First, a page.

Increasingly, however, since there will be little or no economic motivation to publish anything (insofar as the marginal costs of publication have become so negligable that they are now “too cheap to meter”), we will need a new method to separate the wheat from the chaff. Luckily, I have already developed the solution to this quandry, namely: the distinction between rational and irrational media (see “Hope & Change: Flipping the F-word & Removing the Old-Fashioned R-word” — and please note that irrational media are by their nature vastly more widespread than rational media, which are by comparison extremely scarce).

The main reason why this distinction remains a more-or-less well-kept secret is that establishment propaganda industries (such as the so-called “traditional” publishing industry and / or the advertising industry) aim to prevent the spread of increased literacy skills in order to reap more profits for their own propaganda interests.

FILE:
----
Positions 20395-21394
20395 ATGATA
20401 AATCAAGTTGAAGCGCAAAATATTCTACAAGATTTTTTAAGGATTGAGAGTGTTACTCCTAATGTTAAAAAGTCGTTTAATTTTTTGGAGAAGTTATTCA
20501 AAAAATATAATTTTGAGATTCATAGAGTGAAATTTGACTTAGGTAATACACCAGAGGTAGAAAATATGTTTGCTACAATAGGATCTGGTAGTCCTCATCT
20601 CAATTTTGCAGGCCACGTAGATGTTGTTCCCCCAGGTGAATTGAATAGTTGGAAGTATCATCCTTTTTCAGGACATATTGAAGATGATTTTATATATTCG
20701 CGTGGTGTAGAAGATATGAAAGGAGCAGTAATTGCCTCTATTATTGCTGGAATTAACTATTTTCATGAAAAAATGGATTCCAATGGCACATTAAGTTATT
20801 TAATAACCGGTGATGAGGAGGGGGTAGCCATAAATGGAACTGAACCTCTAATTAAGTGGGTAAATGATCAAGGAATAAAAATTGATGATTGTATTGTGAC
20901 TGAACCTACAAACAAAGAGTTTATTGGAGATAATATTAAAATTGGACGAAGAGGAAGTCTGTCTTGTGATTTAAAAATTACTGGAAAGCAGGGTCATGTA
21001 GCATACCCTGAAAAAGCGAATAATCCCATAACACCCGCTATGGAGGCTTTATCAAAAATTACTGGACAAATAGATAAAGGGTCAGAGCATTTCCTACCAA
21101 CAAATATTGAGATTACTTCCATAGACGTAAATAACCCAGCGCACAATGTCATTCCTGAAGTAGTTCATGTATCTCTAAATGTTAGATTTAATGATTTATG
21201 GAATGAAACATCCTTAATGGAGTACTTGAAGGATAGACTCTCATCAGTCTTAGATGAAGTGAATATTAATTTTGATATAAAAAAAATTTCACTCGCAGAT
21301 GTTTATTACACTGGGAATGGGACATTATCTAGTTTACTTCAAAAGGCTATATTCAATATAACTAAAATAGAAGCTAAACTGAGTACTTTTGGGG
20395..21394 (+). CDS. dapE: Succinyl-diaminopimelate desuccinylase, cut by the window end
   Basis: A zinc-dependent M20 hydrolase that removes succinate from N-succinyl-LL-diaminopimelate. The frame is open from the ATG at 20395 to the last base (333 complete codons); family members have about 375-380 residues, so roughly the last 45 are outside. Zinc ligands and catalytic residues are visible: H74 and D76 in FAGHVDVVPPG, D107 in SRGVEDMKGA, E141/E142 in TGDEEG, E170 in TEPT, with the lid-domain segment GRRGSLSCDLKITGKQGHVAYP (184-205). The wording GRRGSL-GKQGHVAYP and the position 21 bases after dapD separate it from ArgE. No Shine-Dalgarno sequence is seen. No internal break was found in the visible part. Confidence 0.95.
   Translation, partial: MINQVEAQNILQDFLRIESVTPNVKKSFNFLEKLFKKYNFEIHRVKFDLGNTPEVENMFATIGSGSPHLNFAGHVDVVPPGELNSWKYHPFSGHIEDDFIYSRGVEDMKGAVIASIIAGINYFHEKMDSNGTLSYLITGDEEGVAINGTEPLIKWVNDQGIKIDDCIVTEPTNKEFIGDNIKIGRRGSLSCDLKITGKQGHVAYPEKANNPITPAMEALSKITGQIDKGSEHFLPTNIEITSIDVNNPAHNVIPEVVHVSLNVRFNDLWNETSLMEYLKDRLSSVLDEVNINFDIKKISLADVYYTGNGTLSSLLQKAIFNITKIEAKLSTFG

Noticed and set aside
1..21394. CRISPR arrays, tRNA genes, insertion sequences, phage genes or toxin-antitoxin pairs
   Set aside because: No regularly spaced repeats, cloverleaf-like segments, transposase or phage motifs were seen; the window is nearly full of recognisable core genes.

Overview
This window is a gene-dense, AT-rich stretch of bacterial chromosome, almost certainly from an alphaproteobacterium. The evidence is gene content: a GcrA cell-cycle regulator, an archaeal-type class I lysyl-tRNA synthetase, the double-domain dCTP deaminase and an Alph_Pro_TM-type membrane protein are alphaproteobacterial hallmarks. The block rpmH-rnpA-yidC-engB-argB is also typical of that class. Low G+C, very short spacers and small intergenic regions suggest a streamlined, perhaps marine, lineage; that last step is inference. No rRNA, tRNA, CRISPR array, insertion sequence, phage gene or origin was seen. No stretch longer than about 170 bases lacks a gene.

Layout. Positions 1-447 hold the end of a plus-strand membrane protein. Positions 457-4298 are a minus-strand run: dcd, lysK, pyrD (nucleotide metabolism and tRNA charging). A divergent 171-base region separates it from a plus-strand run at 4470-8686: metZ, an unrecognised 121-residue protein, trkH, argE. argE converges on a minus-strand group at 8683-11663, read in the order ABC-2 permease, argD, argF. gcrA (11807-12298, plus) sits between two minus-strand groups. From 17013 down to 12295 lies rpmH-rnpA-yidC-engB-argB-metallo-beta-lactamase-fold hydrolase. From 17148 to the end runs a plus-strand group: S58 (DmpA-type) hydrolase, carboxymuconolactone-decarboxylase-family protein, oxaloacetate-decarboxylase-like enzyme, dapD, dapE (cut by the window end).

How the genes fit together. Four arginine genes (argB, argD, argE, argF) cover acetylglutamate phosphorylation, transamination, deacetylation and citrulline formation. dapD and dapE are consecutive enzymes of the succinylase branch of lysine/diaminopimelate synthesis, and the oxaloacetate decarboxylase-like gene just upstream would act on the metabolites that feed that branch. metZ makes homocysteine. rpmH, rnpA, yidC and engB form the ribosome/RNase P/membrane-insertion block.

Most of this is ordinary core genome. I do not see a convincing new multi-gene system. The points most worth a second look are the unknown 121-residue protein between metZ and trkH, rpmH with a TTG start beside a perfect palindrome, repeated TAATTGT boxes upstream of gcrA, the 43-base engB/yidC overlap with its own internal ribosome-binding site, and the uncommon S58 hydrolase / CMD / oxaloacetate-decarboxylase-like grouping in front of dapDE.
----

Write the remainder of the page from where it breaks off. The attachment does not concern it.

It is only a matter of time. Recently, Frances Haugen has started to campaign against a prominent propaganda machine (“Facebook” [or “Meta”]). Yet she is probably also aware of the situation among other propaganda machines … in particular: what is perhaps the most prominent propaganda machine of all (“Google” [or “Alphabet”]). Why would she remain silent about one of the most prominent propaganda machines’ profit motives while at the same time deploring another somewhat less prominent propaganda machine’s profit motives? (see also “FaceBook Whistleblower Frances Haugen Presents Idea (for Government Regulation) that All Search Engine Algorithms Should Display Search Results in Reverse-Chronological Order“)

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The relationship between the Validity of Natural Language Expressions and the Statistical Concepts of Accuracy and Precision